Tampa Black Lives Matter Street Mural

This isn’t just paint.

The city of Tampa is fortunate to have a Black Lives Mural in the heart of Downtown Tampa. The collaborative piece by ten African American local artists sits at the intersection of Cass and Jefferson streets, and the words “Black Lives Matter” are painted in the westbound lane of Cass street leading up to the intersection.

The mural was made possible by activists in the city in partnership with author Gloria Jean Royster, Children’s board member Timothy Bennett, and allies in the city with the Art Programs Division, City of Tampa Mobility, and the Downtown Partnership.

The artists Illsol (the owners of Mergeculture Gallery) created a new board of African American artists on June 5th, called New Roots Collective. The purpose of this board was to open up conversations of diversity within the local and global arts communities. As gallery owners, we understand the global connections and evolution within the arts – and the inherent problems that exist in the art world in terms of representation for African American artists. The board was created prior to any conversations about a Black Lives Matter mural being discussed in Tampa, and out of separate conversations about art and diversity. It just happened the timing on the conversations aligned perfectly.

Because Illsol has worked with the city, county, and many public and private entities within the city on professional art placement, the group was able to work with New Roots Art Collective to curate a list of African American Artists who are new to the process of working with the City of Tampa in public art. The project was then moved through channels of the Art Programs Division and City of Tampa Mobility to bring it to fruition, all while opening the door for many future conversations which are explained in the bullet points at end of this article.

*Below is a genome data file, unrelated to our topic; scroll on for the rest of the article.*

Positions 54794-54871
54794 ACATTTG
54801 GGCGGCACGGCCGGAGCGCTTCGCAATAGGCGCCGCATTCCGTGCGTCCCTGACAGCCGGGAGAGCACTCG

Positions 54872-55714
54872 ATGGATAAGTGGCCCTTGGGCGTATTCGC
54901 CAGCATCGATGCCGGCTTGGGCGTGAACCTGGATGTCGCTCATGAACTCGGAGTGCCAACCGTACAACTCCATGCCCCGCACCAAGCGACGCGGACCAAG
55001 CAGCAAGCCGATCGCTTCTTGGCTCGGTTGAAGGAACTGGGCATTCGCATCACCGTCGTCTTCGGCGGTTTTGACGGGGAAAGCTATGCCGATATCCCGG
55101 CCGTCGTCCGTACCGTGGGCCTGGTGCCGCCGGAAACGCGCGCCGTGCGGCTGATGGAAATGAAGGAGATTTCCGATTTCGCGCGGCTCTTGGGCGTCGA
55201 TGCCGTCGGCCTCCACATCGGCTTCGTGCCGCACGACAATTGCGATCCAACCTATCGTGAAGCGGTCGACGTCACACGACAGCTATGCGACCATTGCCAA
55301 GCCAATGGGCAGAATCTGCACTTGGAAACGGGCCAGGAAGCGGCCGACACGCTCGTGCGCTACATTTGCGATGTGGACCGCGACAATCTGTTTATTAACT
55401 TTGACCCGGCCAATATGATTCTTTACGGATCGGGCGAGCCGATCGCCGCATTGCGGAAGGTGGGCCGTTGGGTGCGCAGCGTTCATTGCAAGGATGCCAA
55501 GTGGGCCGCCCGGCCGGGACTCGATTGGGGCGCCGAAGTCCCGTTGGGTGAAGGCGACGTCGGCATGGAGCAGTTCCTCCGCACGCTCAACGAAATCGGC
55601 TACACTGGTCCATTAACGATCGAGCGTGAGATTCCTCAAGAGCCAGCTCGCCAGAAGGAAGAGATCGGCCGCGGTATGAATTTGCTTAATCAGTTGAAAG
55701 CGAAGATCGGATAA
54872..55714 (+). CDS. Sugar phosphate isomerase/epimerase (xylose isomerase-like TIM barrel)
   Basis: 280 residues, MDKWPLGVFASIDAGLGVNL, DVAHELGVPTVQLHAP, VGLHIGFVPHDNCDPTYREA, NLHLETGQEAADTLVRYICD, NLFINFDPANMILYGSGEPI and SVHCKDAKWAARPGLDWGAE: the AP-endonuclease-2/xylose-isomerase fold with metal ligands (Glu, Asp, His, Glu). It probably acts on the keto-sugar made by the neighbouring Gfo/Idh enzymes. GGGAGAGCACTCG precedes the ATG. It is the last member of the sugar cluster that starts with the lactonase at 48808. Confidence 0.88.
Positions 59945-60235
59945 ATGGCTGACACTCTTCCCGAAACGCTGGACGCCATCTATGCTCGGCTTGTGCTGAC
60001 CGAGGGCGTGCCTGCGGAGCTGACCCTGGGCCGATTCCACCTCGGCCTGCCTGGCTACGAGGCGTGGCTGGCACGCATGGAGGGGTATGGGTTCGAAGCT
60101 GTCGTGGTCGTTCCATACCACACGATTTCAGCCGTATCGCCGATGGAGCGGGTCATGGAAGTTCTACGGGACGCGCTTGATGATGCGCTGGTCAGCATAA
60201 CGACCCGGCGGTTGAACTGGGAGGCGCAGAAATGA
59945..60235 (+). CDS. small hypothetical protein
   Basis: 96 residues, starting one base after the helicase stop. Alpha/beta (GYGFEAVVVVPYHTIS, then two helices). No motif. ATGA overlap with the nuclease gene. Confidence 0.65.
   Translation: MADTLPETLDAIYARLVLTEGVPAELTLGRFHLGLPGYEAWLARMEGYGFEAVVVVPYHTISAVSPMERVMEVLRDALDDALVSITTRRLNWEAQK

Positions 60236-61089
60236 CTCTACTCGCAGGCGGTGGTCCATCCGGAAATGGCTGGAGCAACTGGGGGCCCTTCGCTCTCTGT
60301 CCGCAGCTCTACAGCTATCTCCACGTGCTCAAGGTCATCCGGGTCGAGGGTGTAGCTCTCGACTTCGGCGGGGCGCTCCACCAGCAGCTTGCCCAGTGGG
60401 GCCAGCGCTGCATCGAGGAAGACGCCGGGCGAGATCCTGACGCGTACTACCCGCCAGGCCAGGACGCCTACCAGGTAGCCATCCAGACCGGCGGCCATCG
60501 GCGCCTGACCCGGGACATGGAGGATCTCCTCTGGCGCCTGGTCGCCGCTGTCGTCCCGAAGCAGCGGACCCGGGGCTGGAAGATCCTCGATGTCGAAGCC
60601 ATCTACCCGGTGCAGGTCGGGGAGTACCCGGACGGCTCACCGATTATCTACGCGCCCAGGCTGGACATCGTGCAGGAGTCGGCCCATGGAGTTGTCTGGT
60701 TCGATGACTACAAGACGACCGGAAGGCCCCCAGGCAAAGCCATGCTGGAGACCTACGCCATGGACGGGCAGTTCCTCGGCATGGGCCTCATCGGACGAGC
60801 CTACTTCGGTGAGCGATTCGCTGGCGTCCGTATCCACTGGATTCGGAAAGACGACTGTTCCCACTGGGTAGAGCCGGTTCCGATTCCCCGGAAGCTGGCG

Photos of the Tampa Black Lives Matter Street Mural

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Timing & Long Term Goals:

While conversations around the Tampa Black Lives Matter street mural surfaced directly after members of our community learned about the Washington DC mural that Mayor Bowser painted leading up to the White House on June 5th, there was no location for the Tampa mural until 48 hours before it was supposed to be painted.


17 Days Packed Into 48 Hours

The project was a result of many people within the city driving the project up to Mayor Castor’s desk in 48 hours, the words “Black Lives Matter” were actually only approved by the mayor 12 hours before paint was going to hit the pavement.

We had a list of ten artists ready to work on the project, but we didn’t have a location until 48 hours prior, so it was impossible utilize the 17 days to design for a space that didn’t exist. The design came together in 48 hours, and the project was painted in 12 hours.

This project would not have been possible without the curation board: New Roots Art Collective. The Downtown Partnership was also able to fund payments for each participating artist, as well as the funding for the gallons and gallons of paint required to get the project complete. The City of Tampa’s mobility department also worked with the Hillsborough County MPO to approve the intersection for the project directly across from Perry Harvey park, and provide additional paint and supplies.